About two months ago I found myself in a bit of a video game slump. That desire to play a video game, yet not have to trudge through another campaign of something I've already done before. Well as I really have no desire to go buy anything new, that only left me with the option of indeed trudging through another campaign of something I've already done before.
My two choices were Scarface and The Godfather for the original Xbox. What you may notice right from the start is that these two games are both licensed titles, from movies that were both vastly better than their video game counterparts. But hey, when you're creating video games based on two of the best movies ever made, can video game media really do any justice to their namesake?
Now, the singlemost troublesome issue that I had with another play through of these games happened to be the opaque tinted glasses of nostalgia. I remember, quite fondly, sitting down of an evening and playing these games as I stretched out across the living room floor and sometimes even cuddled up to my Corgi. What I don't remember, however, are all the frustrating, brain aching moments when these games simply don't play by the rules. Not only do they not play by the rules, but they often glitched me into such a terrible position that it made continuing the game impossible.
After many, many, many, and I do mean many, tries, retries and varies stoppages for hours or even days, I managed to complete The Godfather, as well as get fairly deeply rooted within Scarface. I'm not going to go into great detail about the games, go check them out for yourself. Yes they frustrated me, but I also had a pretty good time once I finally relaxed and focused on the task that needed to be done.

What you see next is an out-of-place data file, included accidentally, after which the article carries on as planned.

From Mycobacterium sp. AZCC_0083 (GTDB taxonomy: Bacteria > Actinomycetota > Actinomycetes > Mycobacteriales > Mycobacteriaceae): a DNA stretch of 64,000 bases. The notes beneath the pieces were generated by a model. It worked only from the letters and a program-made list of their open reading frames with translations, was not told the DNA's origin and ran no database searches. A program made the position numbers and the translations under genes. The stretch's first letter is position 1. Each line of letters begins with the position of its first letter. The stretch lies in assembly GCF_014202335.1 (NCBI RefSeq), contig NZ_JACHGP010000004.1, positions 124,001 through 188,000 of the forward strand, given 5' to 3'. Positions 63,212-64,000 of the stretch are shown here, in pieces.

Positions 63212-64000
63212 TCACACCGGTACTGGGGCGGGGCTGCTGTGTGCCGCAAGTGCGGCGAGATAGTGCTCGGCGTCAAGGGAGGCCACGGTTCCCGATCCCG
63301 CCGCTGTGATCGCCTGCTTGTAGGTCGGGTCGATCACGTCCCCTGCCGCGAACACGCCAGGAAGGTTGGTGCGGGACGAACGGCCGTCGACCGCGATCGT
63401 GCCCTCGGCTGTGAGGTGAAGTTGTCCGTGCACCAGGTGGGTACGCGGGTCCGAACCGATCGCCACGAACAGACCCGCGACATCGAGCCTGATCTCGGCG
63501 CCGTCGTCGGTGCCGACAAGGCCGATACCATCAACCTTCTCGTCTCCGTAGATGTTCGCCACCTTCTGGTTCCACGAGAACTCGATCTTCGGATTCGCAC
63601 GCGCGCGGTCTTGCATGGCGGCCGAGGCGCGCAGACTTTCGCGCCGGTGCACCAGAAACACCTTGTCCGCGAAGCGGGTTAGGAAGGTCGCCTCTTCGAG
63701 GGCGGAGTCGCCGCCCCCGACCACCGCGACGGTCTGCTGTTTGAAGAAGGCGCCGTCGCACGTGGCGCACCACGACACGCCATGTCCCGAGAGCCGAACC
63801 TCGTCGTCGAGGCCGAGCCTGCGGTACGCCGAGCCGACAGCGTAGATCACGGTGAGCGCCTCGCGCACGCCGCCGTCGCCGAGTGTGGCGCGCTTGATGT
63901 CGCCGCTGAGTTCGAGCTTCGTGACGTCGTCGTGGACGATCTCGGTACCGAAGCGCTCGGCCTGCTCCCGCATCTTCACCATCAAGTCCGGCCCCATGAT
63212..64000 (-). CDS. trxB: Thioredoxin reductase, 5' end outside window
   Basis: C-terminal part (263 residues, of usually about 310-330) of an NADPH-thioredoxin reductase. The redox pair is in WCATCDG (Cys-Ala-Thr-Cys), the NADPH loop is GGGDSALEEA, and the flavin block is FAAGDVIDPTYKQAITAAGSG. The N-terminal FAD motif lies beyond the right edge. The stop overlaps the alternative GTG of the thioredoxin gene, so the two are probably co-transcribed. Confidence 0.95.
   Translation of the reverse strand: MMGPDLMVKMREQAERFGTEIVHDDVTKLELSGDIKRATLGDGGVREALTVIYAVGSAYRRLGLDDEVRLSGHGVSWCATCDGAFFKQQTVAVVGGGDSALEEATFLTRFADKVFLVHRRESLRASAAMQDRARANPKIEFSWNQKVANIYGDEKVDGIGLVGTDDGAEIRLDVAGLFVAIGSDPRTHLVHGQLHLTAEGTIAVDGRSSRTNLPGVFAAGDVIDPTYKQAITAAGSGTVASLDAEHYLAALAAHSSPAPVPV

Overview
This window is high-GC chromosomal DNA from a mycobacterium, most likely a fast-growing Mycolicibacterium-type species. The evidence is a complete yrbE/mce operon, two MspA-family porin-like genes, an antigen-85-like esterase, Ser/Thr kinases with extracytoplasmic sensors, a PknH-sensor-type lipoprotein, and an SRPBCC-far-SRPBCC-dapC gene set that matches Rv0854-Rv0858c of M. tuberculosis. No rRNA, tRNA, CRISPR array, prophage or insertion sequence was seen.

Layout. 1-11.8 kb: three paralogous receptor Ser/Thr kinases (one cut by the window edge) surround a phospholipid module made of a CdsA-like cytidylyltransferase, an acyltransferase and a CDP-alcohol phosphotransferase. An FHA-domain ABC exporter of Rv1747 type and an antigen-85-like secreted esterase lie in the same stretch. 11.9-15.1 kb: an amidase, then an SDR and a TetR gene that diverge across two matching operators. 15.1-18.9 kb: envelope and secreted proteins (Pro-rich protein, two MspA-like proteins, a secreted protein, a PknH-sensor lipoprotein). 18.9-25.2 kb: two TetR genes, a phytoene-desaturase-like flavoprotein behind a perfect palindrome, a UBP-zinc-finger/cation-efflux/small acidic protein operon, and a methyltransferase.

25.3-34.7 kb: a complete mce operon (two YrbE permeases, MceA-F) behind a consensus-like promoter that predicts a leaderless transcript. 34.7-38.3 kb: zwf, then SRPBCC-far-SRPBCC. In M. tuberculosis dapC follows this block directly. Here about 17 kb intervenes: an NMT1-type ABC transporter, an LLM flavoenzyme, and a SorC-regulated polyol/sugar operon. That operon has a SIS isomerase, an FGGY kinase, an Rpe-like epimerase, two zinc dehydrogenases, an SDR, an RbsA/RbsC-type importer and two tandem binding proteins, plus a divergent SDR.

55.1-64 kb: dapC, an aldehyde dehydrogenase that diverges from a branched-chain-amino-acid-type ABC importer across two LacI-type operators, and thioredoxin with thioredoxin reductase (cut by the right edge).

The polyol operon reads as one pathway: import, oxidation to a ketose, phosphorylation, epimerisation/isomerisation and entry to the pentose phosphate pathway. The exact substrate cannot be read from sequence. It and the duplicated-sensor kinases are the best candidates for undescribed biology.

Do these games do any justice to their movie namesakes? Absolutely not. In fact they had to alter the movie plot entirely for Scarface and say Tony survived the attack, lost everything and is now rebuilding his empire to take on Sosa and take him down. While in The Godfather, some unknown schmuck rises through the ranks, literally within in-game days depending on how fast you get things done, to become the Don. On a funny note, since Al Pacino's likeness was licensed for Scarface, they had to completely alter the look of Michael Corleone in The Godfather game. Neither character being voiced by Mr. Pacino.
These games could have been stand alone games with different themes, different titles and different characters, but instead they tied them to two of the most beloved and critically acclaimed movies of all time. Would they still be just as fun and frustrating of they were titled "Billy Bob the Coke Dealer" for Scarface and "Cheap New York Mafia Simulator" for The Godfather? I doubt it. I believe the only reason these games are fun at all weighs heavily on the titles they were licensed from. And that fact alone.